BY ZOE WILSON Director
twitter-handle-zoe-wilson

 

More often than not I am approached by clients wanting to refuse a flexible working request rather than accommodate one.  Will 2017 bring about a change in this trend?

The benefits of flexible working have long been established, but I still wonder if some SME’s or sectors are lagging behind or if it is genuinely not for every company.  The most common requests still tend to be:

  • Flexible working hours
  • Home working
  • Part-time working

If your company expects your employees to check emails or take calls outside of the normal 9-5, is it wrong to dismiss an employee request for flexibility without proper consideration?

It’s natural to consider all of the reasons why it wouldn’t work and be worried about setting a precedent, but I’d encourage you to think of all of the benefits that could be had too.  There may be IT and equipment costs associated with setting someone up to work at home for example, but if they leave you if you decline their request, there are usually costly recruitment and training costs as well as potentially a dip in performance from the team affected instead.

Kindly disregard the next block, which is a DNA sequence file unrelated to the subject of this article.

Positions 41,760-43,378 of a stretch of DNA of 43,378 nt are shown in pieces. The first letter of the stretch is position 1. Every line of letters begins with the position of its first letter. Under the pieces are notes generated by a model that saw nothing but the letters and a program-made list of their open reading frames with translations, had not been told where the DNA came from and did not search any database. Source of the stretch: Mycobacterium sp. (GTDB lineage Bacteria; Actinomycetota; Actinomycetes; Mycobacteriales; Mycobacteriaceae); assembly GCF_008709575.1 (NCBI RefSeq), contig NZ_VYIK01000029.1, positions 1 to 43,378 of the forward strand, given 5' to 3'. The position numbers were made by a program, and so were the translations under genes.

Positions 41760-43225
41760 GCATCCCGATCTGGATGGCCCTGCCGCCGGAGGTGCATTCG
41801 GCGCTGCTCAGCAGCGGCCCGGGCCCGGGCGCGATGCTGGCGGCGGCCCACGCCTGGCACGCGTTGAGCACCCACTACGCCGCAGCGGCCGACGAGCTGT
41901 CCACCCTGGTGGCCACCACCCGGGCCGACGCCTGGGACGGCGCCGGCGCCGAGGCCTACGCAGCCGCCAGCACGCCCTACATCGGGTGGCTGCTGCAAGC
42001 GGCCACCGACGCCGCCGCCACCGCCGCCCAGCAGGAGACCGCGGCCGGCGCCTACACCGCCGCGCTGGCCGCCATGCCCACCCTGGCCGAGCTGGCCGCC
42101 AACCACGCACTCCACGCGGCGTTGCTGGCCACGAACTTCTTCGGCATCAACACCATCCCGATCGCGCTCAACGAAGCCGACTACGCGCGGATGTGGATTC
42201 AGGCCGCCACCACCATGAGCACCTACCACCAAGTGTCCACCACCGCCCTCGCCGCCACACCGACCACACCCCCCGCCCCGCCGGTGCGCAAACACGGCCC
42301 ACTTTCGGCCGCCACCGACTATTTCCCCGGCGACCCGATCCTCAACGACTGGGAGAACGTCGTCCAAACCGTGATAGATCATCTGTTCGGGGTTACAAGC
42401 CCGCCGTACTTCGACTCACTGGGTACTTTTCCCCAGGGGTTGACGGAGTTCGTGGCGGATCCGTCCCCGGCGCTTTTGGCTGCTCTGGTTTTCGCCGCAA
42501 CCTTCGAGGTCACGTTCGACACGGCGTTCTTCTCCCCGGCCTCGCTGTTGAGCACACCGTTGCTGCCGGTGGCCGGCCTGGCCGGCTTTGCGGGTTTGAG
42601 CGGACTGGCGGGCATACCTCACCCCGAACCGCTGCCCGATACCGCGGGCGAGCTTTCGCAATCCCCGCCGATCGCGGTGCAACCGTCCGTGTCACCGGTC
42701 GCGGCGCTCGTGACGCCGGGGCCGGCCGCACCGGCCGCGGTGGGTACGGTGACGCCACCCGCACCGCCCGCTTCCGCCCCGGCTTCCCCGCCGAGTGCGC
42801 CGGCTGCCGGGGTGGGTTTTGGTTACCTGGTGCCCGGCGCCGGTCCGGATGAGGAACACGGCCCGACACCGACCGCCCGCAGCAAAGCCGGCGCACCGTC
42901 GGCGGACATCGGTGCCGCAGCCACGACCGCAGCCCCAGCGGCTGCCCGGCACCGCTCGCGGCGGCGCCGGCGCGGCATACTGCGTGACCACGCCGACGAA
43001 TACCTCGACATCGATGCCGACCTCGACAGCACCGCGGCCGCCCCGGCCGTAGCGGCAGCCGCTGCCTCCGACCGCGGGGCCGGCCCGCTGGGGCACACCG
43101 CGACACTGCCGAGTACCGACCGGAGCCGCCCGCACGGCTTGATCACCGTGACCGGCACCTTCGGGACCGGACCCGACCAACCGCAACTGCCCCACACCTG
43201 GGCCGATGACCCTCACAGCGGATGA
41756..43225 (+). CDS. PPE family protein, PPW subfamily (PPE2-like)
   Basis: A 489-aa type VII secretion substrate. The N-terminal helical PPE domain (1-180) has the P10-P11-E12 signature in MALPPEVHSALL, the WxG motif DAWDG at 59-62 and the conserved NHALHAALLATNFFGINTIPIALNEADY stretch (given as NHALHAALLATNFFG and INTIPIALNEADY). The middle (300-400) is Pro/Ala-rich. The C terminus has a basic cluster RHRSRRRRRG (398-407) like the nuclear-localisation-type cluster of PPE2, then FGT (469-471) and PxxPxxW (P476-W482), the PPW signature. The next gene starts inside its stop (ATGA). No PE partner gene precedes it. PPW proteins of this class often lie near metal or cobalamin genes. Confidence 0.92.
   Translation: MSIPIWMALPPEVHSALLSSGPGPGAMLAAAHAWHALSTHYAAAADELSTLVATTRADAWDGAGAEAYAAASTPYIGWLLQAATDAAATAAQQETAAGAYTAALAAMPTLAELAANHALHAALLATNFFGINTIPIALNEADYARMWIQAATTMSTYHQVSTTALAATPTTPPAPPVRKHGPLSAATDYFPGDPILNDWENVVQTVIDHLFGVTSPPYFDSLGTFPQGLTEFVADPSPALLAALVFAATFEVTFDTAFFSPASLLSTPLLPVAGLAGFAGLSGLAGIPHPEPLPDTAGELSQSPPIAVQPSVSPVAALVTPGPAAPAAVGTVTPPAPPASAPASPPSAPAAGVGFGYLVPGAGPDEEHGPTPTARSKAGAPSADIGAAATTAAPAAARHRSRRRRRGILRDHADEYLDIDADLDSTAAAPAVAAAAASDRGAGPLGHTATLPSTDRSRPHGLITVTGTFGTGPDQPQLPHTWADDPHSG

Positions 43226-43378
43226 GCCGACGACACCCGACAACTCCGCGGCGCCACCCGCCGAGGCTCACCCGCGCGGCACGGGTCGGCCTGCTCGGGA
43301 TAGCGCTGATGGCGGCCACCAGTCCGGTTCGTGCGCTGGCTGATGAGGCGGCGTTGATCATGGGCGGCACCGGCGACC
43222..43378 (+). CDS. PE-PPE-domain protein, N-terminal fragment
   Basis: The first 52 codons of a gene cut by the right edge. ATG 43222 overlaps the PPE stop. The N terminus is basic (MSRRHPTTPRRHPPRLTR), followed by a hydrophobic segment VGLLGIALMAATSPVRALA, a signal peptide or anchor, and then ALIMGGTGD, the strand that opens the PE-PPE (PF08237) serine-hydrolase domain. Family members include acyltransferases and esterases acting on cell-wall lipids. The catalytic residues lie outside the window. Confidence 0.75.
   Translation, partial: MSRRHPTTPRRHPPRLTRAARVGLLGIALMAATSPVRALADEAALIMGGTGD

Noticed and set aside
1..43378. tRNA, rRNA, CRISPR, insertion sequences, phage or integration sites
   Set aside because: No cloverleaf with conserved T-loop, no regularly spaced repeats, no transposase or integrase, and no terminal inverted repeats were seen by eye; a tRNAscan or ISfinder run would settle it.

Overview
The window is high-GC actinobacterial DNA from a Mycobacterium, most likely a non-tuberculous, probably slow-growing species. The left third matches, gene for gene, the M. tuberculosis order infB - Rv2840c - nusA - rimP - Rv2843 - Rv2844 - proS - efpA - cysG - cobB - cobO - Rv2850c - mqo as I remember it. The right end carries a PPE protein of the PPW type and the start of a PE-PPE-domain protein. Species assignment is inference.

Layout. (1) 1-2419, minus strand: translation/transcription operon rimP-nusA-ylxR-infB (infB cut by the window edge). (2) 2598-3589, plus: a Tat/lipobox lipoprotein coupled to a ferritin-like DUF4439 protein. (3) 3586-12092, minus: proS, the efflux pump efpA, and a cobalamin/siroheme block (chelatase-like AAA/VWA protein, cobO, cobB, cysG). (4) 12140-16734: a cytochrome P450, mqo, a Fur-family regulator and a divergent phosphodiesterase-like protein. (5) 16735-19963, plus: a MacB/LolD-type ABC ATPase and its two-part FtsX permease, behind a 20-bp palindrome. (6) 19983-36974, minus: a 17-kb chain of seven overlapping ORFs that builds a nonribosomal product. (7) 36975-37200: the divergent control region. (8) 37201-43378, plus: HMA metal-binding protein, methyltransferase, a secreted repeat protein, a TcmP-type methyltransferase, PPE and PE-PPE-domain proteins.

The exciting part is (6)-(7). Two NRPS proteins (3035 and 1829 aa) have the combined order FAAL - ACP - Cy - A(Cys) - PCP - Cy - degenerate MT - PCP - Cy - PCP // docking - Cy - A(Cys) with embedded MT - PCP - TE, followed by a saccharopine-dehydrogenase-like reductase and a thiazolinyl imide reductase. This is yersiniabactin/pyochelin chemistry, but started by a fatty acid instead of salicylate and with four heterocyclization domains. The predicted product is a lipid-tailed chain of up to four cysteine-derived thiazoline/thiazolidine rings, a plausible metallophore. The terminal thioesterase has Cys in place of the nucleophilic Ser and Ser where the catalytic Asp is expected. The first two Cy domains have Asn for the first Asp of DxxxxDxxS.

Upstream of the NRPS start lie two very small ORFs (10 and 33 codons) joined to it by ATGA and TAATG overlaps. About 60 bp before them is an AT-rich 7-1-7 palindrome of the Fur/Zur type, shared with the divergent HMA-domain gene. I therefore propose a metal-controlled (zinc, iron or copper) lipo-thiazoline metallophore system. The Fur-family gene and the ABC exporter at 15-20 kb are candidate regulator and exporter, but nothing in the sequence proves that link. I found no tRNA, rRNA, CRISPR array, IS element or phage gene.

The right to request flexible working is open to all of us.  Returning parents or carers can sometime struggle to meet personal and work priorities without a change to their work pattern, and there are plenty of articles out there showing that candidates are looking for companies that provide flexibility.  Do you want to be missing out on a growing pool of talent?

In my experience, rather than people ‘slacking off’, those who work flexibly appreciate their employer more and go the extra mile to ensure they are productive and engaged.  If their balance between work and life is right, they may be less likely to job hop and instead be an advocate for your business and how great it is to work for you.

Those clients I know who’ve tried it have been glad they did.  Not only do they report happy staff and an increase in productivity (and customer satisfaction), their absence and staff turnover rates came down too.  For those businesses where flexibility is harder to accommodate, part-time working can still be very effective, and you’d be surprised how many of your competitors are accessing a pool of talented, driven and loyal employees in this space.

There are many forms of flexible working and it’s all about trust, openness and finding a solution that works for both parties.  You can review requests on a case by case basis or decide to make it a part of your culture.  You could trial or negotiate new requests or consult to change patterns that just don’t work for your business.  HR are here to help you navigate the process fairly, but I’d encourage you to consider both sides before saying ‘it’s not for us’, or you could be missing out.

If you’d like any advice on the pros and cons of introducing flexible working in your business, please give us a call on 01621 730824 or tweet us @FriaryWest.

#HRAtoZ – F is for Flexible Working.